/ 15 February 2008

Molefe whistles up a storm

Bafana Bafana might have failed to make it past the first round of the Africa Cup of Nations (Afcon) tournament in Ghana, but Enock Molefe, the assistant referee in the Afcon final between Egypt and Cameroon last Sunday, flew the South African flag high with his unimpeachable calls to the very last minute of the match.

Molefe, who is ranked fifth among the assistant referees on the African continent, was appointed with whistle-man Jerome Damon, who is ranked fourth in Africa, to the panel of referees for the Afcon tournament. Damon blew the whistle in the third and fourth place play-off match between Ghana and Côte d’Ivoire, among other matches.

Molefe, a schoolteacher from Bloemfontein, says this was just the beginning of good things to come.

”When I was appointed to the panel of officials my mission was to officiate in the final of the Afcon. I cannot dominate Fifa’s tournaments and not make a mark in Africa. I worked very hard throughout the tournament and deserved to be in the final.”

He says: ”If I was not selected I would have been disappointed because it would have meant that I hadn’t done enough in previous tournaments.”

The appointment of Damon and Molefe to the tournament’s panel of referees suggests that the country’s refereeing standard might not be in as parlous a state as some suggest.

Kirsten Nematandani, the South African Football Association’s (Safa) chair of the national referees’ committee, says local referees don’t get the compliments they deserve and people always point fingers at them.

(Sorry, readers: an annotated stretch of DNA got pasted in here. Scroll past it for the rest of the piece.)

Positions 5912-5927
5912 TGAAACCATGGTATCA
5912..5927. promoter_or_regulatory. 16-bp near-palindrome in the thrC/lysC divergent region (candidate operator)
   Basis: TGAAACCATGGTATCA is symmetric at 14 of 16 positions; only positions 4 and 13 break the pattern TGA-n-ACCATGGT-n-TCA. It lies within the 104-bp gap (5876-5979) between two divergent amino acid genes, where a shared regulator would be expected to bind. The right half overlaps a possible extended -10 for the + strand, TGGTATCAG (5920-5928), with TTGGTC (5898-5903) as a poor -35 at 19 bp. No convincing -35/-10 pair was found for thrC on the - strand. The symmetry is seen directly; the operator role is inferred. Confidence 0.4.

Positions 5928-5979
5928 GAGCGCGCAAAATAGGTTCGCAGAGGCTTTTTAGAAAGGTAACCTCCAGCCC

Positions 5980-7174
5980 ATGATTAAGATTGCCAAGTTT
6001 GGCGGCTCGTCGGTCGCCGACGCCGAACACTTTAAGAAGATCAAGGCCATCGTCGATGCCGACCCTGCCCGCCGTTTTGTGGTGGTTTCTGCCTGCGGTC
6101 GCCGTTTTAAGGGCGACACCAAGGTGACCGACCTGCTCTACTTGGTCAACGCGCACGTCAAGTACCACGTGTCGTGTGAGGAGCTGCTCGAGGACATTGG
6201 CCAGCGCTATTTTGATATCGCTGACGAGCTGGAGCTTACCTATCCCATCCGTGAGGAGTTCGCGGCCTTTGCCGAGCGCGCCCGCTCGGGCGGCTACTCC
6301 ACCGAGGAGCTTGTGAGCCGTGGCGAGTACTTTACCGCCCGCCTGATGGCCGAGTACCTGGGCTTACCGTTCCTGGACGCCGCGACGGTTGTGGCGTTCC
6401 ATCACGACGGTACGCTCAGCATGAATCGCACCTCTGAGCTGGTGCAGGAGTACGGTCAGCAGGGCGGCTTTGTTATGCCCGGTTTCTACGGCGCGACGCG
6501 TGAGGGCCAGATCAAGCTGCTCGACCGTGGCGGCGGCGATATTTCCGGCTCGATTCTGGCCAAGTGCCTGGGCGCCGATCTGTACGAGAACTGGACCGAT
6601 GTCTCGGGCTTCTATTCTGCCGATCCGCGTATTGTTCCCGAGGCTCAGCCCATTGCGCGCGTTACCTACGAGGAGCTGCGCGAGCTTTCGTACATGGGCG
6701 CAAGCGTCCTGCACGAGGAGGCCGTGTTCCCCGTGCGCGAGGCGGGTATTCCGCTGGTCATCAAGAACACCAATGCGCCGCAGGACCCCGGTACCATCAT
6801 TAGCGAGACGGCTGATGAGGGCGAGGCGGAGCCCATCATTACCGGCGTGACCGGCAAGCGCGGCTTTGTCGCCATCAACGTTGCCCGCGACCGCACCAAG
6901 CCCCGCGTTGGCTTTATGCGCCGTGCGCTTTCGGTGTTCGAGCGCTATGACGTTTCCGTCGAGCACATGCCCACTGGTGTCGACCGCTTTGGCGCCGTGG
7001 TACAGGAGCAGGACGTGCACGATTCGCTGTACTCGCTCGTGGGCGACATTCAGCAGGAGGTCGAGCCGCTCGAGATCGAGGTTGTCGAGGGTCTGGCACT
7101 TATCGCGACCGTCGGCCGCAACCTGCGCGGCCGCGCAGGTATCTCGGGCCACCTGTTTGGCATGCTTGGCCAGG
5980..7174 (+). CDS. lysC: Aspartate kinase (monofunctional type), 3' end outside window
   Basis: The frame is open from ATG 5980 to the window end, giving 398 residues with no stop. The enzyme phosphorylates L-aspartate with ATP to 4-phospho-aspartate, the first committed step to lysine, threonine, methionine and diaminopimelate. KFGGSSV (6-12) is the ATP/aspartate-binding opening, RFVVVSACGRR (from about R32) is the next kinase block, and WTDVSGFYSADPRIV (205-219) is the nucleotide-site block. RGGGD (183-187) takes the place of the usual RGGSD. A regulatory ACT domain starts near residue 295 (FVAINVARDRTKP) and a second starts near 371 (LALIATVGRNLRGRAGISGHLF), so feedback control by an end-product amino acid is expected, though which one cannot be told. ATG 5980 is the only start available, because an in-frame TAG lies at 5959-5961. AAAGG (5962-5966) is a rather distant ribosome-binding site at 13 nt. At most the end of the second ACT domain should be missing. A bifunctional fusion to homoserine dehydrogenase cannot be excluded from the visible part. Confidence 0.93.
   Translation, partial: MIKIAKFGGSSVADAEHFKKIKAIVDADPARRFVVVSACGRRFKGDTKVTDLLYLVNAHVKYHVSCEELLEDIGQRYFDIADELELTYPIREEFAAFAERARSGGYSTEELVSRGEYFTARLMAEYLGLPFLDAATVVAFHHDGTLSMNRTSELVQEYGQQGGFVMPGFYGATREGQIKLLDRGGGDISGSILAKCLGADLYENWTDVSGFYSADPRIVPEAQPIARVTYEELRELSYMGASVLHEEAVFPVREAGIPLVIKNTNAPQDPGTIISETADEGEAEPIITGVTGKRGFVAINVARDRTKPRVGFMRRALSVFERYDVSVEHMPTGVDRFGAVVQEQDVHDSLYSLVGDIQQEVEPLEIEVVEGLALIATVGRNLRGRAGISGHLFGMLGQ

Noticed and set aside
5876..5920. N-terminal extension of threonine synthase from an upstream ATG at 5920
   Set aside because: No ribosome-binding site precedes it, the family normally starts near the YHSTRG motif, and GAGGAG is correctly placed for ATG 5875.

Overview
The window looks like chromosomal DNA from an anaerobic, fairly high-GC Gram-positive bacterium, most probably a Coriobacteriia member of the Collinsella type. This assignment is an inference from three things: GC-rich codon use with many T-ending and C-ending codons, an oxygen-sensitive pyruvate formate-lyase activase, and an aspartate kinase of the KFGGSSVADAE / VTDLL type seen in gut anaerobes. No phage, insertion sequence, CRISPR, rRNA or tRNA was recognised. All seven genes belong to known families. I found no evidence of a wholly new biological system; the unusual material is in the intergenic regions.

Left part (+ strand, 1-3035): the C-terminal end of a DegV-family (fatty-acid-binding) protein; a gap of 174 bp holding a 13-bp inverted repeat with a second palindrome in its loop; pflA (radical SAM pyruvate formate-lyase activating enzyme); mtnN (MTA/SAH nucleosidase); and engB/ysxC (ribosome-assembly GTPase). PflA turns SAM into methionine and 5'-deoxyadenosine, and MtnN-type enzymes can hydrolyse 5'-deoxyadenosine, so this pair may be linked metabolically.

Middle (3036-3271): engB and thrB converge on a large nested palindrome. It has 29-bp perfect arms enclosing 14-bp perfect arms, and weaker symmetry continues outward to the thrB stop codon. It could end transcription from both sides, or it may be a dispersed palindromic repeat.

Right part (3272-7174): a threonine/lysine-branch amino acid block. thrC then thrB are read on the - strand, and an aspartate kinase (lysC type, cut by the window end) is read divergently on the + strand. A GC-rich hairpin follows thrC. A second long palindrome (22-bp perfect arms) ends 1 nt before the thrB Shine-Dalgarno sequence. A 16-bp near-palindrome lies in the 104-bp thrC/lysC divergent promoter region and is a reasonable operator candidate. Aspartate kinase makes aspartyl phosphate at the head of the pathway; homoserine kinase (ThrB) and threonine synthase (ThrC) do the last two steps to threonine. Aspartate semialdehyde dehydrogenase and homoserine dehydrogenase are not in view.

”Yes, our referees make mistakes like everyone, but we can’t always attack them because it is killing their morale. We must give credit where it is due. It was very exciting to see Molefe in the final and Damon in the losers’ final. It shows that we are getting there. It could have happened that we saw both our referees officiating in the final.”

He says: ”When a referee gets on the field of play to officiate a match he goes out there to give his best.”

Players, supporters and coaches often put referees under enormous pressure during crucial football matches. Yet players often miss good goal-scoring opportunities, which could help their teams win matches, while not much is said about them. The thing that most people remember is the blunder made by the referee.

”People are entitled to their own opinions, but we appeal to them to support our referees and raise their concerns in the right platforms,” says Nematandani.

After committing a mistake that costs a team, referees find it difficult to move among their communities because they are sometimes victimised for their mistakes.

Nematandani says: ”These referees live within our communities and if they cost a big team the game they become the talk of the town wherever they go. But we give them the support we feel they deserve at Safa; each one of them has his own mentor who guides and encourages him to move on.”

Safa acknowledges that refereeing standards are not as high as it would like, but also says it could be worse.

”We need to invest more money in workshops for the referees so that we can improve the refereeing standard. We need at least four workshops a year. Our standard is getting to where we want it to be, but this won’t be possible without the support of our local teams, supporters and coaches. We would like to produce good products for our Premier Soccer League,” says Nematandani.

Molefe urges other referees and their assistants to improve their game.

”It cannot always be just Jerome and me representing our country. Other referees must listen to advice given to them by people. We need to form a team of three. We were almost there, but we were disgraced when we [Molefe and Damon] were sent back home ahead of the Fifa Under-20 World Cup after Siphiwo Jibiliza failed a fitness test.